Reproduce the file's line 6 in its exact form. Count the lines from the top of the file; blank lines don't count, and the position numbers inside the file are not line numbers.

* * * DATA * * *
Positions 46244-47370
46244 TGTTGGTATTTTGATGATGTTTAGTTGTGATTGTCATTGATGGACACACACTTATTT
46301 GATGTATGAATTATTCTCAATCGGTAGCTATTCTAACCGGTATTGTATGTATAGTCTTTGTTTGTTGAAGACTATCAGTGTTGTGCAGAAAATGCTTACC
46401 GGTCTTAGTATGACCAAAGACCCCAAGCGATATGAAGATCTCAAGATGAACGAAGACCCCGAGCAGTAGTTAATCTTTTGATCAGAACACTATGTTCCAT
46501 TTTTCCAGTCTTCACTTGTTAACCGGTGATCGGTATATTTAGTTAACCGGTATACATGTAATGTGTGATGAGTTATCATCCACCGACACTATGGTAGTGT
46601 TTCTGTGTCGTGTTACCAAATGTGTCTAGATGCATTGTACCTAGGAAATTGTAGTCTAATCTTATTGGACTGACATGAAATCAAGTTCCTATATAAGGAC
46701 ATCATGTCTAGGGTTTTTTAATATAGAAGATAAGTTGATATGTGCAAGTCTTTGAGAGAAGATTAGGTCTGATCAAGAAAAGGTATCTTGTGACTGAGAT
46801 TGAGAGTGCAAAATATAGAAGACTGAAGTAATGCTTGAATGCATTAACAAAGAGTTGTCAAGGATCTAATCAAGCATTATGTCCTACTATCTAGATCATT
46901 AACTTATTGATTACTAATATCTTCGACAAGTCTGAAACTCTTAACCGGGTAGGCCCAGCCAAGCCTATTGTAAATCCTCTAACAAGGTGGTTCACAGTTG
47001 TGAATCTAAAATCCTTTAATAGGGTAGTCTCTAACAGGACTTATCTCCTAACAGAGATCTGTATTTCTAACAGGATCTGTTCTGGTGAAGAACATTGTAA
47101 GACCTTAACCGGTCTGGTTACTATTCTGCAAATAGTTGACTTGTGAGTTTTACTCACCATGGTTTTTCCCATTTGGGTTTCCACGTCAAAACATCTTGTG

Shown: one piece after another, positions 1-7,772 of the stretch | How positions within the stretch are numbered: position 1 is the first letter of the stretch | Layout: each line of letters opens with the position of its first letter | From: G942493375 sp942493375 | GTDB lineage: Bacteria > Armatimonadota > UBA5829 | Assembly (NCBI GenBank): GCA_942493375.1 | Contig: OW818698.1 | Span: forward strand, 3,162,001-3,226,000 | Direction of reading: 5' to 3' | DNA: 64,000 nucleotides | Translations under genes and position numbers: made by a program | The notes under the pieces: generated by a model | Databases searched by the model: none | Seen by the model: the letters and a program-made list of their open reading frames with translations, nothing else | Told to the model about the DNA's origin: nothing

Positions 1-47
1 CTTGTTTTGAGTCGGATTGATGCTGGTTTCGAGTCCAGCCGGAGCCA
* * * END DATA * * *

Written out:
46601 TTCTGTGTCGTGTTACCAAATGTGTCTAGATGCATTGTACCTAGGAAATTGTAGTCTAATCTTATTGGACTGACATGAAATCAAGTTCCTATATAAGGAC